Yesterday, Vancity Buzz began a poll asking readers whether they found the recent “Chinese Driver” decals, mimicking the ICBC “L” or “N” stickers, offensive. With over 15,000 survey responses, the results are in.
“Chinese Driver” stickers have been found displayed on the backs of vehicles around Metro Vancouver for several years now, especially in Richmond and Vancouver’s Westside. According to yesterday’s CTV report, these signs are mostly purchased by Chinese people and placed on their car as an ironic, self-deprecating joke.
While a lot of people praise the decals and the people who buy them for their sense of humour, many people also find them to be racist and promoting stereotypes.
Intrigued by this divide, we started a non-scientific online poll to determine the common attitudes toward the signs.
Our poll options, randomly ordered, offered five possible responses to the question “Is a ‘Chinese Driver’ decal offensive?”
The results show that a substantial 85 per cent of people decided the decals are not offensive, with 36.26 per cent believing “It’s a joke, people are too sensitive” to be the best answer and another 35.04 per cent believing the decals are not offensive “if a Chinese person chooses to buy it”. An additional 13.83 per cent don’t think they are offensive, but believed some people might.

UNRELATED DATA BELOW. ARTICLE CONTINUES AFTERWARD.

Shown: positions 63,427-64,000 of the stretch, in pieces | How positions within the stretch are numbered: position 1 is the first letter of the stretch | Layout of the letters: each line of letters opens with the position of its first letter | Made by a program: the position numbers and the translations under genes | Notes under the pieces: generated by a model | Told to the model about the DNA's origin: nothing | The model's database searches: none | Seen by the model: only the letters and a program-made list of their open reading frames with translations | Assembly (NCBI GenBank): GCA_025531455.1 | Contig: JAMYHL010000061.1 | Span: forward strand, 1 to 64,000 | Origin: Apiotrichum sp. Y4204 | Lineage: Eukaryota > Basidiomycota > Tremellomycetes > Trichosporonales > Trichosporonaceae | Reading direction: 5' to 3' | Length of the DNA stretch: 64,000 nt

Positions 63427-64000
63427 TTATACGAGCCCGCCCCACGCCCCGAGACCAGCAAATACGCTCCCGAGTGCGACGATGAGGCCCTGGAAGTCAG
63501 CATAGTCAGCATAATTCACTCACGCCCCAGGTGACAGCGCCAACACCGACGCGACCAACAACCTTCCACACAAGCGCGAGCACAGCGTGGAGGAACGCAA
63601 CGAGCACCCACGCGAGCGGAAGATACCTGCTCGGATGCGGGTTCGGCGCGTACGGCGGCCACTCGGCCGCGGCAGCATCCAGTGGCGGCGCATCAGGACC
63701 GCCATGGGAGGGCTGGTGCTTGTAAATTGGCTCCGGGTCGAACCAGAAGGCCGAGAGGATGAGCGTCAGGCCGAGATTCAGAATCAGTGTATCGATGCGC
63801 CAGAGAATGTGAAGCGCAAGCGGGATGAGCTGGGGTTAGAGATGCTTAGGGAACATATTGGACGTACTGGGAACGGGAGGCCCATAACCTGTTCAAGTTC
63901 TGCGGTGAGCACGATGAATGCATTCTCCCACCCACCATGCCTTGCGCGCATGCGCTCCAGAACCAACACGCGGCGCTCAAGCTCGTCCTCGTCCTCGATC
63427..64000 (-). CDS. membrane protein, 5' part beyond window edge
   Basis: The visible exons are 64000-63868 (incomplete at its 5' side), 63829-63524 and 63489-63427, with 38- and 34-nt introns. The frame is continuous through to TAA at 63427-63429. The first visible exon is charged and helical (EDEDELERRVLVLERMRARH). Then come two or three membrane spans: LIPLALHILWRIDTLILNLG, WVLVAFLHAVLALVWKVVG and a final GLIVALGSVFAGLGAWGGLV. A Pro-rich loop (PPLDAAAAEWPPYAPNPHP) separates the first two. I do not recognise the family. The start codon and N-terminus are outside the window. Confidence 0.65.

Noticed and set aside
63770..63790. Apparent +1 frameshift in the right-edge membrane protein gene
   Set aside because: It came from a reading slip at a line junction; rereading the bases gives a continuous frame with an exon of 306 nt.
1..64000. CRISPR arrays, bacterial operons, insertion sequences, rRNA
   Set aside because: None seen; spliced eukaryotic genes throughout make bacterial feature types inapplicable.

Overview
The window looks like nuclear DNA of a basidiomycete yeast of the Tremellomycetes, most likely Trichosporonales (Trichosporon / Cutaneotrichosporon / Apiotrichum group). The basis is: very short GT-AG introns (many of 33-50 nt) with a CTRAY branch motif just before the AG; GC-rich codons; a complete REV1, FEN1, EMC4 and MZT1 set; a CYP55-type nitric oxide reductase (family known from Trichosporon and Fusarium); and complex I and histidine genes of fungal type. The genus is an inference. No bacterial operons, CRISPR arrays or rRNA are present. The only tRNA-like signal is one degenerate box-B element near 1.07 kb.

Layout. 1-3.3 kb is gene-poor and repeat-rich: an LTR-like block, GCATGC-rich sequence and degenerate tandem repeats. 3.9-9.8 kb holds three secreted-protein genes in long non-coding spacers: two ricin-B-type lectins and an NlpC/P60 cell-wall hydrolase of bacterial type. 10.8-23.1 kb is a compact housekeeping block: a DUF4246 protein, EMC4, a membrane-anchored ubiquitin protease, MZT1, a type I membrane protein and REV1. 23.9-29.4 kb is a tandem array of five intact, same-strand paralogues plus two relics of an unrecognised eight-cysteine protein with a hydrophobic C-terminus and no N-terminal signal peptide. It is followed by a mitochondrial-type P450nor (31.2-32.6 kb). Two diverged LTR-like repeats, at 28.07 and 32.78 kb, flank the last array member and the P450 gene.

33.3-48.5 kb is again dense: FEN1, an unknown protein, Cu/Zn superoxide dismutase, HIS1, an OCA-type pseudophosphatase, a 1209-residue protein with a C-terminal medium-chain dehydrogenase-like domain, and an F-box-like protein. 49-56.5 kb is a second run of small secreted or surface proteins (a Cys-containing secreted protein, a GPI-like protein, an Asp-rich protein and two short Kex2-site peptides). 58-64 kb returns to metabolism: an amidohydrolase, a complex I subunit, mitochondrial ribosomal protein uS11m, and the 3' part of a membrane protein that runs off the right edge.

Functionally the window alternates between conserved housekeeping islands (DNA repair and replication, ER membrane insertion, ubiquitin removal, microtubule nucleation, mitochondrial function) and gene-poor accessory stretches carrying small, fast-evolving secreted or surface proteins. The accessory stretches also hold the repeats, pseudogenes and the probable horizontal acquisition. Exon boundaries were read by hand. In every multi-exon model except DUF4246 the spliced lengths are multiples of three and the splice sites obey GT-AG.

Only a small percentage, 12.97 per cent, believed the “Chinese Driver” decals are “most definitely” offensive. 1.9 per cent remained undecided.
When asked to comment further, people’s beliefs were more thoroughly explained.
Of those who believed the signage was offensive, comments included:
And on the other side of the spectrum, people firmly disagreed.
Some came at the issue from a logistical perspective.
The topic of racism in Metro Vancouver is an issue we have looked at before. Our population is one of the most diverse in the country with 43 per cent of residents having an Asian heritage.
Regardless if you think these “Chinese Driver” decals are racist or not, these are the type of conversations that need to happen to make a difference in a city where subtle racism does still exist.